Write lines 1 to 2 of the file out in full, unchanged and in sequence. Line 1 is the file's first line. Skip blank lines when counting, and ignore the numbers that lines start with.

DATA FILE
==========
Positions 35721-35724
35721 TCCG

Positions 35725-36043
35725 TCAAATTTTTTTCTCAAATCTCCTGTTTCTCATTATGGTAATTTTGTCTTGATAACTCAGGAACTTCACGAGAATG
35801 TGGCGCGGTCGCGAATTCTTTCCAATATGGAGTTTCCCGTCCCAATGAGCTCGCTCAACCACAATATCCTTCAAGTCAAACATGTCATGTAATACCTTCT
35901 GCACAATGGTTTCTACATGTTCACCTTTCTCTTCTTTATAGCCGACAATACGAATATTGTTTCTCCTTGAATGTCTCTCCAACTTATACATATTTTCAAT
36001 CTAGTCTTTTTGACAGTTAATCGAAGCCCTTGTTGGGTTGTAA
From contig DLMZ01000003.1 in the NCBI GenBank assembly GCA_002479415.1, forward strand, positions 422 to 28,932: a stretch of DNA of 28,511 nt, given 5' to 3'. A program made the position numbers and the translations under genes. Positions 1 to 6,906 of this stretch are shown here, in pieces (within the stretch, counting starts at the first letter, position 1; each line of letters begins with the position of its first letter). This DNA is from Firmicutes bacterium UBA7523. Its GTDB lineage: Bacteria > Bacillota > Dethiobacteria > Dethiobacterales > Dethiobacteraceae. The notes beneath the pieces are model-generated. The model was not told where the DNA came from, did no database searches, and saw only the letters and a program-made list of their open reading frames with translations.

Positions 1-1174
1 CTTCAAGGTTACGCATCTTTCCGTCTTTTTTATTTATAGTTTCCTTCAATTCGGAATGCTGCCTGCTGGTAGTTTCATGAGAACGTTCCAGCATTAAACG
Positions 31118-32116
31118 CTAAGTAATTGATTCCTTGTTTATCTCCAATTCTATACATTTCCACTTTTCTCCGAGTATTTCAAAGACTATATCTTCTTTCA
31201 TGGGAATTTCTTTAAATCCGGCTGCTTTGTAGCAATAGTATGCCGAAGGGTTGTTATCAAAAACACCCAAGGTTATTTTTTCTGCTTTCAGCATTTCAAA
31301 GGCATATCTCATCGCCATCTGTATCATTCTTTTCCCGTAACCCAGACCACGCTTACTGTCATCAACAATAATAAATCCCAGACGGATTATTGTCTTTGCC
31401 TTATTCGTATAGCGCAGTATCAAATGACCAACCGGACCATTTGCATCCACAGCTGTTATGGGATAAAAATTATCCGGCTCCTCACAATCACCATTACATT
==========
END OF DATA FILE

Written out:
Positions 35721-35724
35721 TCCG